You are right. They arent perfectly consistent but I have beadlocks so as long as I am within a couple PSI of each other Im ok with it. Im not competing so perfectly set tire pressure isnt that important to me.
 

2Wheel-Lee

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I have seen the valve stem fall out of a Currie deflator. I didnt say it happens often or that the probability of it happening is high but it does happen.

You are right. They arent perfectly consistent but I have beadlocks so as long as I am within a couple PSI of each other Im ok with it. Im not competing so perfectly set tire pressure isnt that important to me.
I haven't used my Currie yet, so I'll keep an eye on that (it was one of those spend xx and get...).

You don't have friends like I do...though there's no formal competition, everything is a competition. We'd race our kids in shopping carts, if the situation presented itself. Though one of my buddies doesn't have a JL yet, we still compete heavily with our Samurais, and sometimes every PSI down can help - but not too much!
 

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You don't have friends like I do...though there's no formal competition, everything is a competition. We'd race our kids in shopping carts, if the situation presented itself. Though one of my buddies doesn't have a JL yet, we still compete heavily with our Samurais, and sometimes every PSI down can help - but not too much!
Nope we have the same friends :) Mine are just more spontaneous I guess. No one is competing until one would inch the shopping cart a little further than the other and then it begins...
 

2Wheel-Lee

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Nope we have the same friends :) Mine are just more spontaneous I guess. No one is competing until one would inch the shopping cart a little further than the other and then it begins...
Yup, same friends!
 

word302

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I think B.A.D. Wheels also makes their own rapid deflator valve just hard to find info on them online. Might be worth a call.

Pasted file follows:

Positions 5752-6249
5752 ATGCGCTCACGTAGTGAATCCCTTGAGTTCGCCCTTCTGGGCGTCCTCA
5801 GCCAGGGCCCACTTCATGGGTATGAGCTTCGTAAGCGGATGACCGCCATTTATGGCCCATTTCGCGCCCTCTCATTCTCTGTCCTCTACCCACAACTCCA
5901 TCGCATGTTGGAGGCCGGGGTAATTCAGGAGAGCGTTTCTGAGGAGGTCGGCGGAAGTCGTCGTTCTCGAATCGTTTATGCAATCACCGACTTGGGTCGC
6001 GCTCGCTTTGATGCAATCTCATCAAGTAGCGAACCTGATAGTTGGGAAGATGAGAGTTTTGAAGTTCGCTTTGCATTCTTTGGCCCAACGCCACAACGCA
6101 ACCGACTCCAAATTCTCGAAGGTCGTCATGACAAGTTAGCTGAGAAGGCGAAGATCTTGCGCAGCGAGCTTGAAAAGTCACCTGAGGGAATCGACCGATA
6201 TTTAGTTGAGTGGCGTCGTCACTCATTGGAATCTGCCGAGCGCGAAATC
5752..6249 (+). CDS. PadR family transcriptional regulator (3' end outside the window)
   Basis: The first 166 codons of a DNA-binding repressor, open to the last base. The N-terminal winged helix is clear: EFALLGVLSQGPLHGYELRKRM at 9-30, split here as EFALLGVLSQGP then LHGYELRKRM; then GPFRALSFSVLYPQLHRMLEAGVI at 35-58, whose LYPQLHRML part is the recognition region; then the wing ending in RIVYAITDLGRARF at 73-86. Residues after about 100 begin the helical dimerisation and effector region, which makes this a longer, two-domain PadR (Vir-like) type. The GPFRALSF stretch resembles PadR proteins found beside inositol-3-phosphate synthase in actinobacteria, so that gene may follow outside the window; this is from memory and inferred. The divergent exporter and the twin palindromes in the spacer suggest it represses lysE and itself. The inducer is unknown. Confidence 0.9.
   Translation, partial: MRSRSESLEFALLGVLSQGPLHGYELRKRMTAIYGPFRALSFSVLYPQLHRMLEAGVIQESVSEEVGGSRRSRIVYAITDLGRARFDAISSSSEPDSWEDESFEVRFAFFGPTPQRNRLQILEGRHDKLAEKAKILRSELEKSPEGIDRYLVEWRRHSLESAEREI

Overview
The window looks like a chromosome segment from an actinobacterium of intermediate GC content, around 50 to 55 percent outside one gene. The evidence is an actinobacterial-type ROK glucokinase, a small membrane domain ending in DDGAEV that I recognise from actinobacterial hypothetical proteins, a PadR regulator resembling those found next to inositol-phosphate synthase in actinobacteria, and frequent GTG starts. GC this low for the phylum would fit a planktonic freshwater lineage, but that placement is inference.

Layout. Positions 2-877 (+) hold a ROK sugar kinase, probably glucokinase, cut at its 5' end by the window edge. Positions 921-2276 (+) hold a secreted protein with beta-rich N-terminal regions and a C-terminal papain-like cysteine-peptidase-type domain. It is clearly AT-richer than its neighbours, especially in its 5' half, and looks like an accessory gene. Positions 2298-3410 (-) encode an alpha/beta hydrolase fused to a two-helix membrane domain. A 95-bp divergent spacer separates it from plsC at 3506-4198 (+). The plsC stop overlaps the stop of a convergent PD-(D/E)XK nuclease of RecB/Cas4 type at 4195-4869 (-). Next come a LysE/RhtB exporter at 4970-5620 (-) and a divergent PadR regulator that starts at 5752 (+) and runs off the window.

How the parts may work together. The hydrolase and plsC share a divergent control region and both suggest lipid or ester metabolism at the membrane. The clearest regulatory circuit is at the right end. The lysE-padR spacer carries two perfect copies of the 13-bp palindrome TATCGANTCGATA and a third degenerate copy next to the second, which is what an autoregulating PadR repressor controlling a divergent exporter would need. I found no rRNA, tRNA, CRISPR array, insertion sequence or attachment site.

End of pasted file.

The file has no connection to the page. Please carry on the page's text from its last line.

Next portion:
Personal preference but I dont like the Currie style deflator because you are removing the inner check valve. Small probability but you bend it or lose it and its going to be a long day. Also last I checked, they wont fit with Walker Beadlocks (someone will have to confirm this).

I use the Stauns. It takes some time but at least you arent bending down near each tire for that time.
I love the Currie deflator BECAUSE it removes the valve. I don't know how it would be possible to lose it. It's very obvious when you have it reinserted. I can air my 37s down to 10psi in less than 1 minute.
 

47Jeepster

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I started with the Staun deflators set to 20psi. After about a year, when I changed the setting to 14psi with the new tires, they became difficult to set. I disassembled one of them and found crud inside the case and on the poppet valve. Once they were all disassembled and cleaned, they went back to being easy to set with consistent results. (see: https://www.jlwranglerforums.com/fo...-mother-forgot-to-tell-you.40867/#post-903919) If you're seeing inconsistencies due to warm-to-cold weather, you might investigate cleaning them.

The great thing about the individual deflators is that it takes very little time to install them. You then have 3 to 4 minutes to visit or jump in the Jeep to warm up ... the warm up thing hasn't been necessary here in Arizona. Once they reach the desired pressure, another quick trip around the Jeep to remove the deflators and reinstall the valve caps finishes the process. The individual deflators are easy to use and as fast or faster than the "remove the valve core" type deflators. The disadvantage is that you only have one setting. That hasn't been a problem since I deflate to one pressure for all off roading ... that way Jeep handling is consistent when off road.

The Stauns do take some futzing to get them set to +/- a half psi or so. Thus, Santa has promised to bring me some Trailhead deflators (https://www.trailheaddeflators.com/) to try out. Setting them looks to be much easier. Went trail riding with a guy who has used them for years ... he swore by them. We'll see.
 

Compression-Ignition

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I use the Staun deflators. Screw them all on and then head back to the first one. When I start to see a bulge, unscrew it and check the pressure. If it's close to where I want it go unscrew the rest of the Stauns and then fine tune with a gauge. Pretty quick and simple. Airing up is the dumb part. One day I'll break down and buy or build a system to air up all 4 tires at once.